Readers offer two views on the benefits of modern technology:
“Just like everyone else, I am concerned about inflation, but there are a few bright spots,” says Doug Johnson, of Watson.
“Remember back in the ’50s, when a calculator weighed 30 pounds and had to be hand-cranked?
“When the first hand-held calculators came on the market, they would only do simple math, but you could buy a good car for the same price!
“Now I am looking at one I bought recently.
“It is 5 inches by 3 inches by 3? 8-inch and came with a case and batteries.
“In addition to the regular math functions, it also has trig functions, logarithms and lots of others.
“I got it at a dollar store for $1!”
When the power went out one Sunday, Francis Celino, of Metairie, made a discovery:
“You can sure get a lot accomplished with no phone, email or cable TV.
“I even read two books.
“The real kind, with pages.”
After a reader wondered where to find the open-faced hot roast beef sandwiches he enjoyed in years past, we first heard from Lois Shofstahl and George Black, who praised the sandwich at Mandina’s on Canal Street in New Orleans.
And Dudley Lehew was the first of several readers who said the demise of the open-faced sandwich in these parts is because that same roast beef and gravy, placed on New Orleans-style French bread, makes a superior sandwich:
“The New Orleans Style Restaurant on Florida Boulevard in Denham Springs has a roast beef sandwich served po-boy style, rather than on two pieces of white bread.
“But their po-boy bread is soft, and the roast beef, gravy and onions are delicious, exactly what I remember from the ’50s — and guaranteed to drip down your chin onto your lap just like in the old days!”
After I reminisced about my Natchez childhood and dining out with my mom and dad, I was warned by Donald Blanchard that I am in danger of having my Southerner license revoked:
“Just to set the record straight, if you grew up in Natchez, Mississippi, and you and your parents are going to eat a meal on Saturday night, you’re not going to be eating ‘dinner’… you will be eating ‘supper.’ ”
Sarah Stravinska, of Chestnut, says, “When I was a child, grown-ups would say things like, ‘You have more problems than Carter’s has liver pills.’
“I always wondered what they were talking about.
“Who were the Carters, and why did they have so many pills?
“Is this something that was said all over the country, or just maybe Up Nawth?”
No, they were everywhere.
Carter’s Little Liver Pills were formulated by Samuel J. Carter, of Erie, Pennsylvania, in 1868 and sold as a laxative and cure-all, said in advertising to stimulate the liver.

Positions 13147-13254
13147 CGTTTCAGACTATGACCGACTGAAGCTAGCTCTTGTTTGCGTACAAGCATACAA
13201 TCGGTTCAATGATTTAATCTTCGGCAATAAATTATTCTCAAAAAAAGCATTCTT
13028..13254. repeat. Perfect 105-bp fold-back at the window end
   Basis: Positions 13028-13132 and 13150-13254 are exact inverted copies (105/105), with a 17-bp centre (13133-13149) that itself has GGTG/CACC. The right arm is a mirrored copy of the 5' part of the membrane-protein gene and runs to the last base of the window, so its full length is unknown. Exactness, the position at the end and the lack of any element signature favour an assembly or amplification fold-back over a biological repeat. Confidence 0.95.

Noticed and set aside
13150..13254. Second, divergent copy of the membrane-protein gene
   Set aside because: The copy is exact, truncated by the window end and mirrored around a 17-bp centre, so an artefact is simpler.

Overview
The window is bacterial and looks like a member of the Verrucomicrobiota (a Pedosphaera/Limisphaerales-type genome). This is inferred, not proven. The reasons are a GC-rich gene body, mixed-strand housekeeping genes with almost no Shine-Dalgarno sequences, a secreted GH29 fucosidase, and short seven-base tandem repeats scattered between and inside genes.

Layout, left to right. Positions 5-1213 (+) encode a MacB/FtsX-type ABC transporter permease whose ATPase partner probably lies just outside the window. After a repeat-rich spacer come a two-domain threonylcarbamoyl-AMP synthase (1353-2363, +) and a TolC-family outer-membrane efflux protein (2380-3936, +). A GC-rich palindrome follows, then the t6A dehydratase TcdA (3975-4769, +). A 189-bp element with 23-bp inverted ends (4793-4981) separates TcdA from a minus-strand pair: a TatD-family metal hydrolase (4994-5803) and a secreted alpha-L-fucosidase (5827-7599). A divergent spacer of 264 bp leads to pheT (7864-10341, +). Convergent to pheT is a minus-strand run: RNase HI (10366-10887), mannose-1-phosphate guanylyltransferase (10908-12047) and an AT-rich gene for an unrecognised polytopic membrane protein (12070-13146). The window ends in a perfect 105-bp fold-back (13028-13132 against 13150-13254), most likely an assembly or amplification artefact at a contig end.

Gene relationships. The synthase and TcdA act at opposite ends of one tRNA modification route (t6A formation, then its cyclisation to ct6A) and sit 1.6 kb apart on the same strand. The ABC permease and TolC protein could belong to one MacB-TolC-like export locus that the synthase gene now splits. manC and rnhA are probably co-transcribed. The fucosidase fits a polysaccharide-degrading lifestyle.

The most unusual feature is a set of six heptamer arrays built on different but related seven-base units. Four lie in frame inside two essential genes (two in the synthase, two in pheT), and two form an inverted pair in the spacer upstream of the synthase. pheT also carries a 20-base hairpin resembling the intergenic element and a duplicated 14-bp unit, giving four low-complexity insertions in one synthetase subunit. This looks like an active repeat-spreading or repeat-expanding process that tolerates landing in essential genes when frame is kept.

The Federal Trade Commission, after a long process, in 1959 made the firm drop “liver” from the name of the pills.
After that, the advertising campaign was suspended, and the product declined in popularity.
Today you can still get the pills, now sold as “Carter’s Stimulant Laxative.”
I’m familiar with the pills because my grandmother in Natchez, Camille DeMarco, was a fan of them — along with mineral oil, Castoria, Phillips’ Milk of Magnesia, cod liver oil, etc. I learned never to tell her I didn’t feel well.
Special People Dept.
- Gracie McNemar celebrates her 96th birthday on Monday with an informal party at the Guest House, Florida and Sharp, from 1 p.m. to 3 p.m.
Marian and Charlie Gant celebrate their 70th anniversary on Monday. They spent the weekend at their granddaughter’s wedding at the Roosevelt Hotel in New Orleans, where they honeymooned 70 years ago.
On Monday, Myrtis and Clark Fooshee, of Jackson, celebrate 63 years of marriage.
The 43rd annual Hornbeck Offshore Bobby Hebert Cystic Fibrosis Golf Classic, presented by Ray Brandt Infiniti to benefit the Cystic Fibrosis Foundation, is Friday at Lakewood Golf Course in New Orleans with flights at 8 a.m. and 1 p.m.
Contact Cheryl Lemoine at (504) 455-5194 or email@example.com.
Thought for the Day
From Algie Petrere: “Men think it’s every woman’s dream to find the perfect man. Actually, it’s every woman’s dream to eat anything she wants without getting fat.”
Life with Pawpaw
Tom Boone, of Gonzales, says his grandson, in the first grade in Jacksonville, North Carolina, had to write a paper on what he was doing for summer vacation:
“He wrote, ‘I’m going to spend the summer with my Nana and Pawpaw, and I’ll go to the mall with my Nana and Twin Peaks with my Pawpaw.”
Write Smiley at Smiley@theadvocate.com. He can also be reached by fax at (225) 388-0351 or mail at P.O. Box 588, Baton Rouge, LA 70821.